The objective of this study was to assess the feasibility of using a user-centered chatbotfor collecting linked data to study overweight and obesity causes ina target population. In total 980 people participated in the feasibility study organized in three studies: (1) within a group of university students (88 participants), (2) in a small town (422 participants), and (3) within a university community (470 participants). We gathered self-reported data through the Wakamola chatbot regarding participants diet, physical activity, social network, living area, obesity-associated diseases, and sociodemographic data. For each study, we calculated the mean Body Mass Index (BMI) and number of people in each BMI level. Also, we defined and calculated scores (1–100 scale) regarding global health, BMI, alimentation, physical activity and social network. Moreover, we graphically represented obesity risk for living areas and the social network with nodes colored by BMI.
Obesity and overweight are a serious health problem worldwide with multiple and connected causes. Simultaneously, chatbots are becoming increasingly popular as a way to interact with users in mobile health apps. Our study reports the user-centered design and feasibility study of a chatbot to collect linked data to support the study of individual and social overweight and obesity causes in populations. We first studied the users’ needs and gathered users’ graphical preferences through an open survey on 52 wireframes designed by 150 design students; it also included questions about sociodemographics, diet and activity habits, the need for overweight and obesity apps, and desired functionality. We also interviewed an expert panel. We then designed and developed a chatbot. Finally, we conducted a pilot study to test feasibility. With this work, we have shown that the Telegram chatbot Wakamola is a feasible tool to collect data from a population about sociodemographics, diet patterns, physical activity, BMI, and specific diseases. Besides, the chatbot allows the connection of users in a social network to study overweight and obesity causes from both individual and social perspectives. You can access to this work here S. Asensio-Cuesta et al.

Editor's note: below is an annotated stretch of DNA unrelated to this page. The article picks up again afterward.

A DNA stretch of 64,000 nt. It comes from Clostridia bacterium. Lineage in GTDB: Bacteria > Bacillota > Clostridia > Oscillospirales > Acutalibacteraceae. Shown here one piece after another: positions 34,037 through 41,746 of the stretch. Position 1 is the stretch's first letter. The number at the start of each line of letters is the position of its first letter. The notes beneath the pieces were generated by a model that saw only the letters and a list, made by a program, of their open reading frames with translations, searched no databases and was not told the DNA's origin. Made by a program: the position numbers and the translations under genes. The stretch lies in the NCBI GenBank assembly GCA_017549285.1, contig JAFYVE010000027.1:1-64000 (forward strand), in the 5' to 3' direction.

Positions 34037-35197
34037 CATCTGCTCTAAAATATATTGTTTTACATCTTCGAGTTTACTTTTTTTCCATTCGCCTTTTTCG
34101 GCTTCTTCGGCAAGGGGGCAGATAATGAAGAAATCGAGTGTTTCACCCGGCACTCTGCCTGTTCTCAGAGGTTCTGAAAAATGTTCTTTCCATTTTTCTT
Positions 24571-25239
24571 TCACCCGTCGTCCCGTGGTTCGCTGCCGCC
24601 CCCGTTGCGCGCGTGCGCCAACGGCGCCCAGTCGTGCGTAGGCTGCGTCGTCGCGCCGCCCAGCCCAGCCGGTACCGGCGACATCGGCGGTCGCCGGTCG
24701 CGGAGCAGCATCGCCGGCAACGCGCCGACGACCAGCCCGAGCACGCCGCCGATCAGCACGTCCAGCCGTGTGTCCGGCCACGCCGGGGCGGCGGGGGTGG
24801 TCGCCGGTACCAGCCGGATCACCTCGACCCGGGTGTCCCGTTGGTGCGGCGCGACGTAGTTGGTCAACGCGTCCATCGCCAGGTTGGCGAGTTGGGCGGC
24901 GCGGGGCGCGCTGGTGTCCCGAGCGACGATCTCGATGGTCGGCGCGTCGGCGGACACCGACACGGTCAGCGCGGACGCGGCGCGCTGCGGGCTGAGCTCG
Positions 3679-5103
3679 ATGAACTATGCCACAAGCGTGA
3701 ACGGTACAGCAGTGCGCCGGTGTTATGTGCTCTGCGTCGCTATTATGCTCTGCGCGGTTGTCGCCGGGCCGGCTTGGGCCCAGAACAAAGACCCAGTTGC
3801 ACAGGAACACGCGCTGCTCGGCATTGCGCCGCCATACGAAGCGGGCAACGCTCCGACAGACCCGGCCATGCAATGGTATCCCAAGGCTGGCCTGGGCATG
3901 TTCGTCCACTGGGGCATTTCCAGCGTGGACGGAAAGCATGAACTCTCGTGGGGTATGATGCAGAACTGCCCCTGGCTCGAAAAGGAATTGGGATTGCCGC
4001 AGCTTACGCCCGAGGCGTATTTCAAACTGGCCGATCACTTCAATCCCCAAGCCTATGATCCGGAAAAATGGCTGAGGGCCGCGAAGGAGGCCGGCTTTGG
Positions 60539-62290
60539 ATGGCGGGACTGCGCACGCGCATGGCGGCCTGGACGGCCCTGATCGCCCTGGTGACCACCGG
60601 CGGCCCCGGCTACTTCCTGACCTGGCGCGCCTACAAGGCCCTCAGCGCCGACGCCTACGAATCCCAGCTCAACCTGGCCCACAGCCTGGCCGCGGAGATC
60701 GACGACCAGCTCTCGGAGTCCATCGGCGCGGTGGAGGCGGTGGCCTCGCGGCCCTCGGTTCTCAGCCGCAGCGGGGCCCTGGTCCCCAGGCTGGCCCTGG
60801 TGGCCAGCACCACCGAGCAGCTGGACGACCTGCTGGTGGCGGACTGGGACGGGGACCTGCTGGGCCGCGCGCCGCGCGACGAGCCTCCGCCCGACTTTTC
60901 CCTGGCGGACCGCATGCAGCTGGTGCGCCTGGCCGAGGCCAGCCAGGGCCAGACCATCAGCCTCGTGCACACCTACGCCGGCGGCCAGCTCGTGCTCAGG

A User-Centered Chatbot (Wakamola) to Collect Linked Data in Population Networks to Support Studies of Overweight and Obesity Causes: Design and Pilot Study. JMIR Med Inform 2021;9(4):e17503
Our team VALENCIA IA4COVID, coleaded by Nuria Oliver and me, has won 500k Pandemic Response Challenge, organized by XPRIZE Foundation and supported by Cognizant. The $500K Pandemic Response Challenge, required teams to build effective data-driven AI systems capable of accurately predicting COVID-19 transmission rates and prescribing intervention and mitigation measures that, with testing in “what-if” scenarios, were shown to minimize infection rates as well as negative economic impacts.
Our group is made up of fourteen experts from the Universities and research centers of the Valencian Community. Our model successfully forecasted epidemiological evolution through their use of AI and data science and provided decision makers with the best prescriptor models to produce non-pharmaceutical intervention plans that minimize the number of infections while minimizing the stringency of the interventions.
Our team VALENCIA IA4COVID has progressed to the 2nd phase of the Pandemic Response Challenge, organized by XPRIZE Foundation and supported by Cognizant. This is a $500K, a four-month challenge that focuses on the development of data-driven AI systems to predict COVID-19 infection rates and prescribe Intervention Plans (IPs) that regional governments, communities, and organizations can implement to minimize harm when reopening their economies. Our group is made up of fourteen experts from the Universities and research centers of the Valencian Community and it is leaded by Nuria Oliver and me. We have all been working intensively since the beginning of the pandemic, altruistically and using the resources available to us in our respective institutions and with the occasional philanthropic collaboration of some companies.